Bolivian voters have handed Evo Morales his first electoral defeat as president, rejecting by a slim margin a constitutional amendment that would have let him run for a fourth consecutive term in 2019.
After the announcement by electoral officials Tuesday night, celebrants poured into the streets in the eastern city of Santa Cruz, where opposition to Morales is strong. But fireworks also sounded in La Paz, where there is weariness of corruption in the governing party.
The ballot measure in Sunday's referendum was voted down 51 per cent to 49 per cent, with 99.5 per cent of the ballots counted, a margin of just over 150,000 votes. The outcome also blocks Vice-President Alvaro Garcia from running again.
Morales is Bolivia's first indigenous president and he helped lift millions out of poverty since first taking office a decade ago by more equitably distributing natural gas revenues, spurring the creation of an indigenous middle class.
But Bolivians have been losing patience with his now-entrenched Movement Toward Socialism.
The vote also closely followed a revelation that Morales may have been personally involved in influence-peddling.
"Evo's traditional opposition among the affluent and middle class was joined by a wide swath of voters who have long been a part of his political support," said Jim Shultz, executive director of the left-leaning Democracy Center political advocacy group.
"Their turnaround isn't about moving rightward," but rather a rejection of corruption that reflects a belief "that 20 years is too long for one person to be president," he added.
Until Sunday's ballot, Morales had prevailed in nationwide elections, including a 2009 rewrite of the constitution, with an average 61.5 per cent of the vote.
The margin of defeat coincided almost exactly with two unofficial "quick count" samples announced Sunday by polling firms.
The result proved allegations of vote fraud by some members of the opposition to be unfounded, said Jose Luis Exeni, a member of the Supreme Electoral Tribunal.
The vote count had been unusually slow and the vice-president had said earlier Tuesday that the outcome would be a "cliff-hanger."
He claimed a right-wing conspiracy was "trying to make disappear by sleight of hand the rural vote that favours Morales," but provided no evidence to back the claim.
Organization of American States observers reported no evidence of fraud, and the delegation leader, former Dominican Republic President Leonel Fernandez, left Bolivia on Tuesday.
Early in his presidency, Morales crushed the right-wing opposition with an anti-colonialist agenda that championed Bolivia's long-downtrodden native majority. He expelled the DEA and a U.S. ambassador, thriving on anti-Yankee rhetoric.
Morales, who leads a coca-growers union, also upset drug warriors with a less violent coca-eradication program in the world's No. 3 producer of cocaine.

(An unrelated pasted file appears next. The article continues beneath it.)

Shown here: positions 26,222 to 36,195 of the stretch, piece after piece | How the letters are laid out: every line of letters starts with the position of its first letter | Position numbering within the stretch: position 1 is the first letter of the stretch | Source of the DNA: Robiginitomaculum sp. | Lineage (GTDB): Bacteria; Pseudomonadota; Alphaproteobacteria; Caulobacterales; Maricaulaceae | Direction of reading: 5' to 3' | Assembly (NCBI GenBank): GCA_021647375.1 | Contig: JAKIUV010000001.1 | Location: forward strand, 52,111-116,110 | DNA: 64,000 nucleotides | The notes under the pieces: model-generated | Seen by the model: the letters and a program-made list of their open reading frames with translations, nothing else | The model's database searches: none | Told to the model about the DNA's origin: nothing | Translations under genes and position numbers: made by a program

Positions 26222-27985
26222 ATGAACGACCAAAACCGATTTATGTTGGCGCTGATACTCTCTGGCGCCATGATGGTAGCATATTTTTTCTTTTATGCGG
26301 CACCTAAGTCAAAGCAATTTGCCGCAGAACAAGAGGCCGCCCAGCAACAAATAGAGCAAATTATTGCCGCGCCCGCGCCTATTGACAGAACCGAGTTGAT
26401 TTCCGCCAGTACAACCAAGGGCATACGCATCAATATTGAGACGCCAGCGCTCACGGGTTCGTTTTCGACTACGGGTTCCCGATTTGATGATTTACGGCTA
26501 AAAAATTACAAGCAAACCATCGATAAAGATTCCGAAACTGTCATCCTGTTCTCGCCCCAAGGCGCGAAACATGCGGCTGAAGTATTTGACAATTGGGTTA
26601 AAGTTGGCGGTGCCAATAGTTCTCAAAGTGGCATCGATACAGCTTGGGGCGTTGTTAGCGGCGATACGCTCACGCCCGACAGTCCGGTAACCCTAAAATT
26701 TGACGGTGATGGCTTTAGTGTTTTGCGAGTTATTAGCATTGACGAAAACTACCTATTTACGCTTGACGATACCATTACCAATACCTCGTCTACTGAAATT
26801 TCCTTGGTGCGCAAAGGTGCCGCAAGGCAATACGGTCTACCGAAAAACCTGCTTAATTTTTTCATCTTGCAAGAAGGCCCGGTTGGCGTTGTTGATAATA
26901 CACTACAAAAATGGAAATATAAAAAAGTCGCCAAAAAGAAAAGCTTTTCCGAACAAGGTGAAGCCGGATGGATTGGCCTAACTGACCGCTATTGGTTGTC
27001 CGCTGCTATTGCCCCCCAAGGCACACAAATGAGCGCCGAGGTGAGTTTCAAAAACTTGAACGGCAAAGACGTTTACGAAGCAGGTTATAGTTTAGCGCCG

Morales denied influence peddling
But a more formidable opposition eventually emerged from within his own movement and it stung in March 2015 municipal and regional elections, when opposition mayors won in eight of Bolivia's 10 biggest cities.
"The cost of corruption has been high," said political scientist Marcelo Silva of the Universidad Mayor de San Andres. He said infighting in the governing party over a successor could now weaken it even further.
The unprecedented economic boom over which Morales presided, in which gross domestic product per capita rose by nearly one-third, has now waned. Bolivia's revenues from natural gas and minerals, making up three-fourths of its exports, were down 32 per cent last year.
Looking shaken as early results showed the ballot question losing, Morales expressed confidence Monday that he would prevail and blamed "a smear campaign" on his poor showing in cities, where 70 per cent of the electorate now lives. He also suggested social networks bore some responsibility by spreading unreliable information.
The vote's timing could not have been worse for him.
He was stung this month by an influence-peddling scandal involving a former lover that analysts said cost him dearly. The girlfriend, it was revealed, was named sales manager of a Chinese company in 2013 that has obtained nearly $500 million in mostly no-bid state contracts. Photos of her mansion in a wealthy southern La Paz enclave spread online.
Morales denied any impropriety and claimed he last saw the woman in 2007. But a picture of the two together last year emerged, casting doubts.
Most harmful among scandals plaguing the governing party was the skimming of millions from the government-managed Fondo Indigena, which runs agricultural and public works in the countryside.
Judicial corruption has also been endemic and freedom of expression suffered under Morales, with critical media and environmentalists complaining of harassment by the state.